• Joanne:Seattle Repertory Theatre began 50 years ago in 1963 when a group of theatre lovers created the Company as a foundation for a thriving ….arts-rich community. Today, Seattle Rep creates productions and programs that surprise, entertain, challenge and uplift their community through a shared act of imagination. I love this statement on Seattle Rep’s web site: “As we reach new audiences and deepen relationships with our long-time patrons, we welcome and take care of all who come through our doors—there is room for everyone.” Katie, you came into this audience-loving theatre company in 2008. What was the scenario at that time? What were you facing?
  • Joanne: That’s about the time I became your TRG consultant and we began to talk about romancing the audience, especially your newbies or as we called them, your new-to-file patrons. There were several factors that led to your decision to undertake some aggressive patron retention efforts. What were they?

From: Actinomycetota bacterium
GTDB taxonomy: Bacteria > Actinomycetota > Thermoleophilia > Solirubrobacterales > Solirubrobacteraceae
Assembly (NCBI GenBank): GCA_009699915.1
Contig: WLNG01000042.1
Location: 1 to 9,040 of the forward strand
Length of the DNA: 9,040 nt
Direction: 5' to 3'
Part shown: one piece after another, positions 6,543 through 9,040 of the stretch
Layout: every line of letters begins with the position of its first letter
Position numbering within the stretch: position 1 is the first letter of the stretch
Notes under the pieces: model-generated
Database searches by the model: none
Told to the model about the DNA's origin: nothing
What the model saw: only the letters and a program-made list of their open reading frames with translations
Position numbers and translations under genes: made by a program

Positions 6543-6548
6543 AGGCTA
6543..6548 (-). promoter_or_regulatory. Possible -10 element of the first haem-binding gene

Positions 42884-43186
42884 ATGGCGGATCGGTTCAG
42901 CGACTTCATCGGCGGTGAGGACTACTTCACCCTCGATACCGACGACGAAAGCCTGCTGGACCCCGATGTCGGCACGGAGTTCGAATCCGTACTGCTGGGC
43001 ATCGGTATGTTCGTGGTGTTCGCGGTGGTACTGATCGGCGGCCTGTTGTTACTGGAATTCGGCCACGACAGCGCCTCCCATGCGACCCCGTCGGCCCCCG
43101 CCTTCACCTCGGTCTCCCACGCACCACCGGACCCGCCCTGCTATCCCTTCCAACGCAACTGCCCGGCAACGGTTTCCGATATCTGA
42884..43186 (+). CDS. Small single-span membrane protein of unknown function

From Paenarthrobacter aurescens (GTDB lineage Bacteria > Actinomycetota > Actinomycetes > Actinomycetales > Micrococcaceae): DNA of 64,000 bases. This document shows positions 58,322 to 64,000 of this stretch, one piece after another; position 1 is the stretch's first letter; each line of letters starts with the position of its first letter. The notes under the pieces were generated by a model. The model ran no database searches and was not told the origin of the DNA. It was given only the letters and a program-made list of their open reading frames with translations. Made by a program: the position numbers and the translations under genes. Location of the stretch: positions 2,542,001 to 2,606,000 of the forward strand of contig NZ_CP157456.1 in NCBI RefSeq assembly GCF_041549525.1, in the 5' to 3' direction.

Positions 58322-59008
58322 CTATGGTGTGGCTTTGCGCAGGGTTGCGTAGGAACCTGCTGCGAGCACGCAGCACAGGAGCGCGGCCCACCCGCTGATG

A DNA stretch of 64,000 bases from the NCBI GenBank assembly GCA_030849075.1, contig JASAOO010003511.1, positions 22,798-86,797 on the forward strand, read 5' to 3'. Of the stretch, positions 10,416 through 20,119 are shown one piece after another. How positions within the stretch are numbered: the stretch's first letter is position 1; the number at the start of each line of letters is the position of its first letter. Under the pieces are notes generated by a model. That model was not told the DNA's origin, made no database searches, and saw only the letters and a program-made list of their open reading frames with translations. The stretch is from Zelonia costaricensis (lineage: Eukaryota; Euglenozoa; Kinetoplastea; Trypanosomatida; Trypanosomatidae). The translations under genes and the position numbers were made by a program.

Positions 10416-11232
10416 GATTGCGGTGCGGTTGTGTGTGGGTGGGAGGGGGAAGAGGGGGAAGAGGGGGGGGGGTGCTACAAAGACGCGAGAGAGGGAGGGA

• Katie & team:Budget cutsRetention became affordable optionThere was opportunity – lots of new single ticket buyers that you didn’t want to lose.Made the decision to get second attendance same season.
  • Joanne:In our consulting sessions we really did hone in on getting that “second date” because your new-to-file data was sending off alarm bells. In TRG’s loyalty studies we have seen that too many patrons never come back after their first attendance….their a first date. And the number #1 reason they don’t come back? They weren’t asked. But ask you did….that was your fiscal 2010 – the and the first year of your new patron retention program.Tell us how you went about getting that second date.
  • Katie &SRT team: cover in your own words:Used mail to contact new ticket buyers….these were your new-to-fileAfter first “date”, ask to come back soonAchieve 2nd date in 60-90 days and kept askingRepeated after every runOffer good on 1st 8 performancesThen: Here’s our audience the type of mailer we used….
  • Used same format each time – change the copy on the shows Offer was calendar-driven – whatever came next….Followed K I S S principle – Keep it Splendidly Simple – realized EFFICIENCIES using the same format. We didn’t test different offers, we didn’t have time. We stayed focused on getting them done each time the run ended.Joanne: There were some things you DIDN’t DO, as well. What were they? ( )
  • Katie & SRT – Note here Talk about No PouncingSome newbies gave a donation – Round-ups, respond to signs in theatreStuck with the strategy Joanne: This kind of discipline is not easy….what helped you stick to it?SRT: Briefly, answer together and in own wordsJoanne: Let’s take a look at this first year results